Who should carry out a risk assessment?
Risk assessments must be carried out by a competent person. The Health and Safety Executive (HSE) defines a competent person as someone who has “sufficient training and experience or knowledge and other qualities that allow them to assist you properly”.
When choosing who will carry out your risk assessment, you should consider their:
-training and qualifications;
-knowledge of your business and operations;
-ability to identify foreseeable risks;
-understanding of what is needed to control the risks.
When to carry out a risk assessment?
You should carry out a risk assessment whenever there is a change to your workplace which could affect the health and safety of your employees or others. This includes changes to the:
– physical workplace, such as layout, access routes, workstations, machinery or chemicals
– job roles, for example, when new staff start work or when existing staff take on new responsibilities
– volume of work, for example, during busy periods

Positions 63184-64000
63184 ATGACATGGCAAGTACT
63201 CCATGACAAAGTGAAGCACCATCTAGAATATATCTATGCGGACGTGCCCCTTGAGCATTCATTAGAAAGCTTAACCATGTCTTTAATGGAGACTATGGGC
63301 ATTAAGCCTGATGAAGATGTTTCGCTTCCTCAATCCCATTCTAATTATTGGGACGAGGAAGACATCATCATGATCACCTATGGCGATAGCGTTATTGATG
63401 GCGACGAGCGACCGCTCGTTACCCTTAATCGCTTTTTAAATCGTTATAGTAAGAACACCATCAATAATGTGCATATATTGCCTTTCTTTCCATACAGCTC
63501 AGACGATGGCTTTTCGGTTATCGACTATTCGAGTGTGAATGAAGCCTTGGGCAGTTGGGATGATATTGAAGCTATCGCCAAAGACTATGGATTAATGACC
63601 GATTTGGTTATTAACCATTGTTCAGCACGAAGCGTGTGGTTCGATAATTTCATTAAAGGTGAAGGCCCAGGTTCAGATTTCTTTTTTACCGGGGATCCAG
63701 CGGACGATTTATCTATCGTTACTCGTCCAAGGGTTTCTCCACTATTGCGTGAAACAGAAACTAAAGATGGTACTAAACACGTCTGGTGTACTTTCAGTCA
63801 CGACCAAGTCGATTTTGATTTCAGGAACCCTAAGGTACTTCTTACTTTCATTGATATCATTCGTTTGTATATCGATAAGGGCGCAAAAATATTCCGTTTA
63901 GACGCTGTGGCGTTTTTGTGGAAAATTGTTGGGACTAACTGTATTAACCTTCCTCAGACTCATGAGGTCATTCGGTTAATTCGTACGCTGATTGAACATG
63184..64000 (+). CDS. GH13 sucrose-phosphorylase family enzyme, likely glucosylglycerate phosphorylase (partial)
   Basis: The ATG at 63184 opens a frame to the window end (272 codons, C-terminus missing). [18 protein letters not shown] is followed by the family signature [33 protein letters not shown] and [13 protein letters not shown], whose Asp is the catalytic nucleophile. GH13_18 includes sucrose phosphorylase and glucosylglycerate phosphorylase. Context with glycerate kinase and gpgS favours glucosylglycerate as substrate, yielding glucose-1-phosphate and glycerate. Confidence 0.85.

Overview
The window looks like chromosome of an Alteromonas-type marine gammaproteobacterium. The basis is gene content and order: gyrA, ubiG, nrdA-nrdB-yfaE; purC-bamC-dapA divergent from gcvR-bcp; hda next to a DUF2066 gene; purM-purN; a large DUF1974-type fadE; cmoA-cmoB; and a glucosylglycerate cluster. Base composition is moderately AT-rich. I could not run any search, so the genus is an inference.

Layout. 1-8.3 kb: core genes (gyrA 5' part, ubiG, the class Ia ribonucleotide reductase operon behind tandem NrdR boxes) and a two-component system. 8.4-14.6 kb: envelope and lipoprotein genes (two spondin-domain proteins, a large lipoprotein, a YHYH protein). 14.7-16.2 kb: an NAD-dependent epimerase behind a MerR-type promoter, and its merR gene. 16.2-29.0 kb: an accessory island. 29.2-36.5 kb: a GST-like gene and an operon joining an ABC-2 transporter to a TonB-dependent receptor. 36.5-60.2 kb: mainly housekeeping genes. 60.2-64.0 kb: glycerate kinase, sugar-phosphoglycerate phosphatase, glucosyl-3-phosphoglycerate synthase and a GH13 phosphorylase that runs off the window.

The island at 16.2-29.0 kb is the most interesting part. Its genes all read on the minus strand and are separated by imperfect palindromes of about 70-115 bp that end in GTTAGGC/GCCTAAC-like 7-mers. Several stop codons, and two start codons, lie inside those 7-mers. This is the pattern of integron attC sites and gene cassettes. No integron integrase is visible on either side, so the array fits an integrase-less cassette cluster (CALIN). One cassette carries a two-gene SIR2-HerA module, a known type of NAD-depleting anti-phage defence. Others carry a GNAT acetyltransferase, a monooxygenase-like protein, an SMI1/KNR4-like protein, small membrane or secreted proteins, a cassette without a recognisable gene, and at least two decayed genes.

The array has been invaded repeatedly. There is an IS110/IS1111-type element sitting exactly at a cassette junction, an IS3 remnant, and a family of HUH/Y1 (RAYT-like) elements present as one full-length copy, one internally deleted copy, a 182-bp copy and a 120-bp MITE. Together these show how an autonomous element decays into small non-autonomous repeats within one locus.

– way work is carried out, for example, if you introduce new working methods or revise existing ones.
What should be included in a risk assessment?
When carrying out a risk assessment, you should consider all potential hazards, including:
– slips, trips and falls
– electrical hazards
– manual handling
– working with chemicals or other hazardous substances
– violence or aggression
Reviewing and updating your risk assessment
As part of your health and safety management system, you should regularly review and update your risk assessment. This will help to make sure that it stays relevant and up to date.
You should review your risk assessment:
-if there have been any changes in your business that might affect health and safety
-if an incident or accident has happened
-if there have been changes in the law
-if new information or guidance becomes available